Poetry is a platform for many, especially for the young voices here on campus.

Lydia Nolte is a fourth-year graduating literature student who has a passion for the art of poetry.

Nolte has been fond of poetry most of her life, but started taking it really seriously about four years ago when she was 17 years old.

“I think poetry has a lot of supernatural effects on emotion,” Nolte said. “I think a lot of times when you are writing poetry, words come out or images or emotions that you may not even been sure you were feeling.”

Participating in the poetry workshop here at Cal Poly Pomona that is run by Prof. Liam Corley and associate professor Aaron DeRosa is what really helped Nolte take her poetry to the next level.

She was walking through campus and her attention was caught by a flyer with Hemmingway’s face and saw a workshop for poetry.

Having already taken a class with Corley, she was interested. She submitted some of her poems and got accepted to join with seven other students.

Notle expressed that before this workshop she kept her poems to herself, expressing that it was more of a “localized art form” for her.

After growing more comfortable with her poems, Nolte began to share her work because she thought maybe someone somewhere can connect to her poems.

Though she has never taken a poetry class on campus, the other literature classes she has taken have helped shaped her as a poet.

“I think a lot about poetry comes from intertextual value and wealth,” Nolte said.

Nolte expresses that she has leverage when it comes to literature, and by having that basic knowledge on different classic pieces, it benefits her writing.

These other works of literature have influenced her to add dashes of myth or even “Guinevere female roles” in her poems.

Being inspired by other poets is important toward being a good poet, Nolte says.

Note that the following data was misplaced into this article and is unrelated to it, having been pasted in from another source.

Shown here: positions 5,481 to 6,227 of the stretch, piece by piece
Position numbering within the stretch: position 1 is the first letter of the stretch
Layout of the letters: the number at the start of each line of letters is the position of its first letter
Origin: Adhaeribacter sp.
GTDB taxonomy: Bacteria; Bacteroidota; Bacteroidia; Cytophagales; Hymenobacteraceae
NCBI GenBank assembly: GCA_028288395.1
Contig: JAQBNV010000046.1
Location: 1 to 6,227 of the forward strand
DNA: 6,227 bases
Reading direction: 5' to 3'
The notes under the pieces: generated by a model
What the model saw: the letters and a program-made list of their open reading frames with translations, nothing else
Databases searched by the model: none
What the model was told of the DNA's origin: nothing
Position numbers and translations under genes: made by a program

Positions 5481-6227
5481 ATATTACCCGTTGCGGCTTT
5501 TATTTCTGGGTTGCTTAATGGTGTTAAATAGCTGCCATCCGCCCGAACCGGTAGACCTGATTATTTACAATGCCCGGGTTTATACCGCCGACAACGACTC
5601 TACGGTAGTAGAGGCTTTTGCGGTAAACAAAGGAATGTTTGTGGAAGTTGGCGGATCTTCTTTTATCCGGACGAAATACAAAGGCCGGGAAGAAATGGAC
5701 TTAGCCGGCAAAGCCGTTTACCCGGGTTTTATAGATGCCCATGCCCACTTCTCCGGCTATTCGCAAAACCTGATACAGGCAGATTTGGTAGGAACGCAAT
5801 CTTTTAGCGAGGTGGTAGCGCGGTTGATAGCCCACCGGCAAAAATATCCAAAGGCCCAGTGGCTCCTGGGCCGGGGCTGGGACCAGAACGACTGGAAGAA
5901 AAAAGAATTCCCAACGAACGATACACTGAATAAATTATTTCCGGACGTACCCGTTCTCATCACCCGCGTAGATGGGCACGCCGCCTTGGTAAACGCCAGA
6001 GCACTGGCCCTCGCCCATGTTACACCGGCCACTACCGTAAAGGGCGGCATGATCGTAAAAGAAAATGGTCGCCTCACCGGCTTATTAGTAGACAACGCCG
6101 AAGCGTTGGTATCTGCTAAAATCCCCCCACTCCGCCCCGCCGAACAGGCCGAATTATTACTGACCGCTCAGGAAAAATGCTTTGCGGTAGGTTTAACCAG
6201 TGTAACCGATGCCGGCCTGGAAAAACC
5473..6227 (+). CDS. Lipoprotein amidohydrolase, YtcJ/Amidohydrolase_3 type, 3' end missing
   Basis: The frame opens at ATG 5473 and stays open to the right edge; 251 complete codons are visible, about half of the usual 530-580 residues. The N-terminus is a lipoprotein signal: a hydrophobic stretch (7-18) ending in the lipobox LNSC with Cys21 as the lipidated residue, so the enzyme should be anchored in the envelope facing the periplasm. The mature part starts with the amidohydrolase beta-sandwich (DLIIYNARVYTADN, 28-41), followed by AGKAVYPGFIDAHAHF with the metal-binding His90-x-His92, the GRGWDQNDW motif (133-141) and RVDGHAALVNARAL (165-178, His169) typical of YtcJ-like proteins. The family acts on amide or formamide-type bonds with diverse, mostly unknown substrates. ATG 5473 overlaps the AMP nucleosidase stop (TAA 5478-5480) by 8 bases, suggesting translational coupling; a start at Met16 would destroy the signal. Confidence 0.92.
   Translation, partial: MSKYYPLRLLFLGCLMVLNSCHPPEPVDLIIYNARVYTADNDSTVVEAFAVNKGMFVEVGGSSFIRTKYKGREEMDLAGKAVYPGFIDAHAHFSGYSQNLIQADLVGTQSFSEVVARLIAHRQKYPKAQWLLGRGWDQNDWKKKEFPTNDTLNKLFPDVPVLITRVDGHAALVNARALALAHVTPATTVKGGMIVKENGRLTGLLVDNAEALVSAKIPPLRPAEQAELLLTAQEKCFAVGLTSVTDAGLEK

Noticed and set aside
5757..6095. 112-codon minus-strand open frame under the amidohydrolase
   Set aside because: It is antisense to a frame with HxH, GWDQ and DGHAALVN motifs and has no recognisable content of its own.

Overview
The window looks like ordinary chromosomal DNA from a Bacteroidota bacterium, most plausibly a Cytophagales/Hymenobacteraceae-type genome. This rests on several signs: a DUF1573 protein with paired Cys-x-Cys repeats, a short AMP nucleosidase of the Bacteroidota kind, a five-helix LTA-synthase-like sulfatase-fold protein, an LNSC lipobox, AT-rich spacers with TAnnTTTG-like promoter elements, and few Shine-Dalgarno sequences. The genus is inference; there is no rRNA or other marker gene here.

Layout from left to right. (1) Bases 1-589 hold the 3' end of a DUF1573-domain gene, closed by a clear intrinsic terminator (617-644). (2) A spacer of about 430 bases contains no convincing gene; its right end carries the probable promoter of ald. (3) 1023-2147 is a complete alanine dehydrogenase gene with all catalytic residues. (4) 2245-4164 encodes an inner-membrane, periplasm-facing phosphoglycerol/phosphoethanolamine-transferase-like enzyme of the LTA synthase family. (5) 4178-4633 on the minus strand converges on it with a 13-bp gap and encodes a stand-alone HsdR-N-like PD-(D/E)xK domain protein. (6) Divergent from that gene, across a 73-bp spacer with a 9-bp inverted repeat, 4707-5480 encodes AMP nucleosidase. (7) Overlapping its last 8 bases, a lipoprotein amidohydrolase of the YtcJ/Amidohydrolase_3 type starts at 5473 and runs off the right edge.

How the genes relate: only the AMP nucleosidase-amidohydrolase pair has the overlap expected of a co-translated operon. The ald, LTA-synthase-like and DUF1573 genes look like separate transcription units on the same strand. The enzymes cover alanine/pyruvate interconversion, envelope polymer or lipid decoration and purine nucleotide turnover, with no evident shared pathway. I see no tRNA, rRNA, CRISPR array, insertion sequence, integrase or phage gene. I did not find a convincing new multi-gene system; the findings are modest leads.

The poem selected to be shared by Nolte is called “Of Hurting You,” which she wrote a little over a month ago. This poem exploded out of her as she was sitting in one of her classes.

“Poetry sort of comes out and if it calls to you then you need to write it down,” Nolte said. “Poems just come out, they burst into existence.”

Nolte believes in the concept “the poet is dead,” which means she would rather allow her poems to be interpreted by the reader than give her complete meaning.

However, she expressed that her poem is gripping, sad, nostalgic but also playful. She enjoyed playing with the form through punctuation, format of the letters and how the letters fall.

The concept behind the poem is the relationships between what one is told, what one may watch, the things people hear and say and how it may sometimes be disingenuous.

“People can relate to the wrestle between someone or yourself but also wanting to make something work when you know it doesn’t,” Nolte said.

Future goals for Nolte are to continue studying in literature with a focus on rhetoric composition and to one day be a professor.

Poetry will always play a big part in her life as she wishes to continue to become a better writer and to share her work with people.

“Words come out and they can form these really beautiful expressions about the human experience,” Nolte said. “I think it can be overpowering but a way to release those things but also a way to confront them.”

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